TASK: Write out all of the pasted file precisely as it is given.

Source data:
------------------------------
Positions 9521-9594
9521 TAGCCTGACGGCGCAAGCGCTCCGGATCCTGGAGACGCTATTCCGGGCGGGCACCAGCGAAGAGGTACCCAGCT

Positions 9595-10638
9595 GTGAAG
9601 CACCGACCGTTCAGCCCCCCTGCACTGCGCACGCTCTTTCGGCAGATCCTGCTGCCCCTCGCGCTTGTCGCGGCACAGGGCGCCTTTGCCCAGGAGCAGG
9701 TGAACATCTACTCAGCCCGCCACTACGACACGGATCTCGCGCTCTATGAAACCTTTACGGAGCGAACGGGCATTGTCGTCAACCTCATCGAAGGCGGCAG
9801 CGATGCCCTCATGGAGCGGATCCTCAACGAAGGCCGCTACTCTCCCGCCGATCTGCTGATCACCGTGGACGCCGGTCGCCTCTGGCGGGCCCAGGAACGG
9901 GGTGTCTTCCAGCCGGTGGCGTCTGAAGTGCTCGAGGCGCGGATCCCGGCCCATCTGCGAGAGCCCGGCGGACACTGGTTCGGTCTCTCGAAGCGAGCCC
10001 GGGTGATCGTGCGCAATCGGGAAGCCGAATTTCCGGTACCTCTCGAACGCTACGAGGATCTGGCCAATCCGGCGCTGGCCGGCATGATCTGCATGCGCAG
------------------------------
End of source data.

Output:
Positions 9521-9594
9521 TAGCCTGACGGCGCAAGCGCTCCGGATCCTGGAGACGCTATTCCGGGCGGGCACCAGCGAAGAGGTACCCAGCT

Positions 9595-10638
9595 GTGAAG
9601 CACCGACCGTTCAGCCCCCCTGCACTGCGCACGCTCTTTCGGCAGATCCTGCTGCCCCTCGCGCTTGTCGCGGCACAGGGCGCCTTTGCCCAGGAGCAGG
9701 TGAACATCTACTCAGCCCGCCACTACGACACGGATCTCGCGCTCTATGAAACCTTTACGGAGCGAACGGGCATTGTCGTCAACCTCATCGAAGGCGGCAG
9801 CGATGCCCTCATGGAGCGGATCCTCAACGAAGGCCGCTACTCTCCCGCCGATCTGCTGATCACCGTGGACGCCGGTCGCCTCTGGCGGGCCCAGGAACGG
9901 GGTGTCTTCCAGCCGGTGGCGTCTGAAGTGCTCGAGGCGCGGATCCCGGCCCATCTGCGAGAGCCCGGCGGACACTGGTTCGGTCTCTCGAAGCGAGCCC
10001 GGGTGATCGTGCGCAATCGGGAAGCCGAATTTCCGGTACCTCTCGAACGCTACGAGGATCTGGCCAATCCGGCGCTGGCCGGCATGATCTGCATGCGCAG